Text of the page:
Five reasons why emerging market equities will be a major investment story over the next decade
Richard Titherington, chief investment officer at JP Morgan Asset Management, explains how the headwinds facing EM and Asia Pacific between 2011 to 2015 are now shifting into tailwinds, supporting a recovery story for the asset class.
1. Reflation is positive for emerging market (EM) assets: Emerging economies and corporate earnings hit a cyclical low in early 2016, and a synchronised recovery in global growth currently offers a supportive backdrop. While we expect Chinese growth to moderate from here, the risks from US protectionism are more contained than initially feared.
2. USD sensitivity: A rising US dollar being a negative for EM equities is a well-worn narrative, but emerging economies are now much better placed to deal with a higher dollar environment. Global sensitivity to the US dollar and the number of EM countries which require foreign capital is lower than it has been in quite some time. The current account deficits of the Fragile Five – South Africa, Turkey, Indonesia, India and Brazil – are no longer as vulnerable, making them more resilient to a stronger dollar. As we enter the last phase of the dollar bull cycle there will almost certainly be some headwinds for emerging markets (which will most likely manifest in some currency pressure), but we believe we are in the final innings and are positioning ourselves accordingly for when the dollar tops out. Currency risk is behind us, not in front of us.
3. The index has evolved: The MSCI EM index has changed dramatically over the past five years. Structural growth sectors now dominate the index, as commodities have become eclipsed by the financials, consumer and IT sectors (IT is now 23 per cent of the index, up from 12 per cent in 2007). The index has experienced a shift away from low return on equity (ROE), higher leverage, excess capacity industries towards higher ROE, lower leverage, new-economy industries. Today’s universe is about domestic growth in sectors such as eCommerce and insurance.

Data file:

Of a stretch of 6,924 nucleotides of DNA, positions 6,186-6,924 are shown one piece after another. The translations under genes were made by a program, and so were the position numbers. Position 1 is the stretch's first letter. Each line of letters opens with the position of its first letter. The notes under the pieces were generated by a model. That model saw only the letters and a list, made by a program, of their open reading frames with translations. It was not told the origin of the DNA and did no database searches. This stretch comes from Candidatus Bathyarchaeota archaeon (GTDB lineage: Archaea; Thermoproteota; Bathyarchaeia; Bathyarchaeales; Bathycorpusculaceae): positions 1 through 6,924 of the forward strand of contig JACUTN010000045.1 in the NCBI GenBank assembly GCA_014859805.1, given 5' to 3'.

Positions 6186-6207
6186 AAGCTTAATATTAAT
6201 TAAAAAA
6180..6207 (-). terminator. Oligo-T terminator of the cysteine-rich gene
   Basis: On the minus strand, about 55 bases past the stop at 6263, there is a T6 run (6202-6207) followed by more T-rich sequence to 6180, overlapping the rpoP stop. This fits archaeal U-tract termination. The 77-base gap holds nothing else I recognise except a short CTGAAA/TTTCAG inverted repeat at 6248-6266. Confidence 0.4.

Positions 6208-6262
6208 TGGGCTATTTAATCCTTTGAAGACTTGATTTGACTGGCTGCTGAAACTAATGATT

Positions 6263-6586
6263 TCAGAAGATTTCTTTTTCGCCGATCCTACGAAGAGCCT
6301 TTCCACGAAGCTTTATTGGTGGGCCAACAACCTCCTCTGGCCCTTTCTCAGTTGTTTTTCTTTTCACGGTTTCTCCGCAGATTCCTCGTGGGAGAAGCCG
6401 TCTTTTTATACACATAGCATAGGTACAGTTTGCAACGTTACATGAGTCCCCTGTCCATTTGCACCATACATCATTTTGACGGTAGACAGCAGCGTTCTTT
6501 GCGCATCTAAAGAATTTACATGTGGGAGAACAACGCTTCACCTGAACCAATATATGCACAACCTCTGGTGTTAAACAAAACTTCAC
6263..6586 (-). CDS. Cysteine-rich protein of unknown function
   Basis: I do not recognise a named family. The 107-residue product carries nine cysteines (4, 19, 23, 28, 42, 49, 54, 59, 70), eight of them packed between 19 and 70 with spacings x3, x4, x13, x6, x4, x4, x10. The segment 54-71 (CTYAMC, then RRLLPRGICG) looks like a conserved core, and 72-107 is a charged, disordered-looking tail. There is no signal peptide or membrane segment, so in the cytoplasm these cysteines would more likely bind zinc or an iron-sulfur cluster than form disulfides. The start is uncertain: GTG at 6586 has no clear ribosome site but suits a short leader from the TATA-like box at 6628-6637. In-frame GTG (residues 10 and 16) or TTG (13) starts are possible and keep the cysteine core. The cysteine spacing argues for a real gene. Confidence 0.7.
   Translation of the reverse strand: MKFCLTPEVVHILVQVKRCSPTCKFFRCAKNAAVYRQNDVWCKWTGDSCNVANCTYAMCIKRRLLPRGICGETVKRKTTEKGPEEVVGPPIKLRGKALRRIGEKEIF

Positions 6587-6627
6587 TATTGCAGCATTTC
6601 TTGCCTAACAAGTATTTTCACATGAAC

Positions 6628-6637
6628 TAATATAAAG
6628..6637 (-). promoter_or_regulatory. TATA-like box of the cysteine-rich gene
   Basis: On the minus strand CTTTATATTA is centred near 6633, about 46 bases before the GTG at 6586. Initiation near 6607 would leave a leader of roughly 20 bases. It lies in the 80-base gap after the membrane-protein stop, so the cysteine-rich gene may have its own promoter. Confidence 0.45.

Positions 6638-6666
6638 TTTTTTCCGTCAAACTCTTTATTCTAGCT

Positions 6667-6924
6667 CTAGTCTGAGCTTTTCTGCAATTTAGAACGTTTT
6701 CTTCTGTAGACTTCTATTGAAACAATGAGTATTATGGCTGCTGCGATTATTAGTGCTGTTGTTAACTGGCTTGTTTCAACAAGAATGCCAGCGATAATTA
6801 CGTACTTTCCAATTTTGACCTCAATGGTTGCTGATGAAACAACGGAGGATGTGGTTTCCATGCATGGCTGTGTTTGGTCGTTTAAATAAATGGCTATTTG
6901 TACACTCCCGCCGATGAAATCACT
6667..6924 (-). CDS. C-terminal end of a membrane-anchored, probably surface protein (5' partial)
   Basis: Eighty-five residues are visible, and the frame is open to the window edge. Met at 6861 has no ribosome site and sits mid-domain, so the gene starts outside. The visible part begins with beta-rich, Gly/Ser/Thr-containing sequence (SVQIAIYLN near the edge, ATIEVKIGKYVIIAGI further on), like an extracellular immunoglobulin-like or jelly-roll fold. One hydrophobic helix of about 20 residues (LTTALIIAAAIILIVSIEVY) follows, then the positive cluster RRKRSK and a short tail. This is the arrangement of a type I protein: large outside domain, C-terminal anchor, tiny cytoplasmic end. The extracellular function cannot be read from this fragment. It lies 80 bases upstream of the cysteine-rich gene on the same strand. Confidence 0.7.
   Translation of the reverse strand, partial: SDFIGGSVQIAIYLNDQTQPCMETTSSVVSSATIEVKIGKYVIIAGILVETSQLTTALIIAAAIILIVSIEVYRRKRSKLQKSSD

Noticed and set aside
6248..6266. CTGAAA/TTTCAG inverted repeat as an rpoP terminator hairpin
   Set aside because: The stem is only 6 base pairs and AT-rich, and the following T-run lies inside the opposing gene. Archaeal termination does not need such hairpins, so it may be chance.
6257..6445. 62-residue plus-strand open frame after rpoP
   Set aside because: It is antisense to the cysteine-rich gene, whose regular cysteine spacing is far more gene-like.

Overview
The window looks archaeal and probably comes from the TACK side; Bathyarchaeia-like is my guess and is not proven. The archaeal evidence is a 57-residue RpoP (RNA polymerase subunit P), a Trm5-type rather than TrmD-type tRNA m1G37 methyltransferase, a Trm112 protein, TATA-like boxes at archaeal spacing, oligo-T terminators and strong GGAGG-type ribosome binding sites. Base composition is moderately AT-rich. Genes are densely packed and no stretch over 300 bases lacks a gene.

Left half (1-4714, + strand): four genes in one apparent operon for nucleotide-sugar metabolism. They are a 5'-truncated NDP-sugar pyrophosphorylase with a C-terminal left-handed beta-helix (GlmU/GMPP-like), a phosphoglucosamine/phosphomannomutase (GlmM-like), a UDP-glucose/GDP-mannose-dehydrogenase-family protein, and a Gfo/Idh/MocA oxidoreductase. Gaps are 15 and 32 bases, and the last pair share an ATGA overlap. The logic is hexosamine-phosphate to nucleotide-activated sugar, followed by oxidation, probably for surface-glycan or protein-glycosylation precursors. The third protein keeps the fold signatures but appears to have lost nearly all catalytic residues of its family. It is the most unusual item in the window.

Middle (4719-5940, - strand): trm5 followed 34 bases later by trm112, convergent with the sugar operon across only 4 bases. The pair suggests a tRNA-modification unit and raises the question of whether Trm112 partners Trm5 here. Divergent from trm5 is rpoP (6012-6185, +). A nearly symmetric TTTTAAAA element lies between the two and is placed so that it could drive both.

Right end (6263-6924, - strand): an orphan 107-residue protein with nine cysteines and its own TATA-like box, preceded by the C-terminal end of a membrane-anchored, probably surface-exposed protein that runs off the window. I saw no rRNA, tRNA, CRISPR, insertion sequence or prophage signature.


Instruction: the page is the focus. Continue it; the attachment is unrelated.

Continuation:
4. Earnings are turning a corner: After four years of earnings contraction, last year, earnings grew by 10 per cent in US dollar terms. Analysts expect 13 per cent growth this year, which is in line with our own bottom-up expectations for the next five years. Earnings upgrades have tended to be concentrated in the materials and IT sectors, so we now need to see upgrades broadening out to other sectors.
5. Rich pickings: ‘Fintech’ is a hot topic at the moment, particularly for those financial companies that were established in the last 15 to 20 years and therefore do not have to manage cumbersome legacy systems. We like a number of Indian financials which are successfully managing to penetrate rural India with lower-cost technology. There are numerous examples of high-quality businesses able to offer compounded earnings growth, higher ROE and lower debt.
Whereas developed market equities over the last 10 years richly rewarded investors with average annualised returns in excess of 7 per cent, the future outlook is much grimmer, with average returns over the next 30 years - in a slow growth environment - expected to drop below 5 per cent, according to JPMAM research. And yet investors remain sceptical of EM equities, even when the cyclical asset class is showing signs of economic strength and global activity is rebounding. As the structural story in EM continues to evolve and opportunities open up, investors may therefore be missing a trick by maintaining an underweight to the asset class.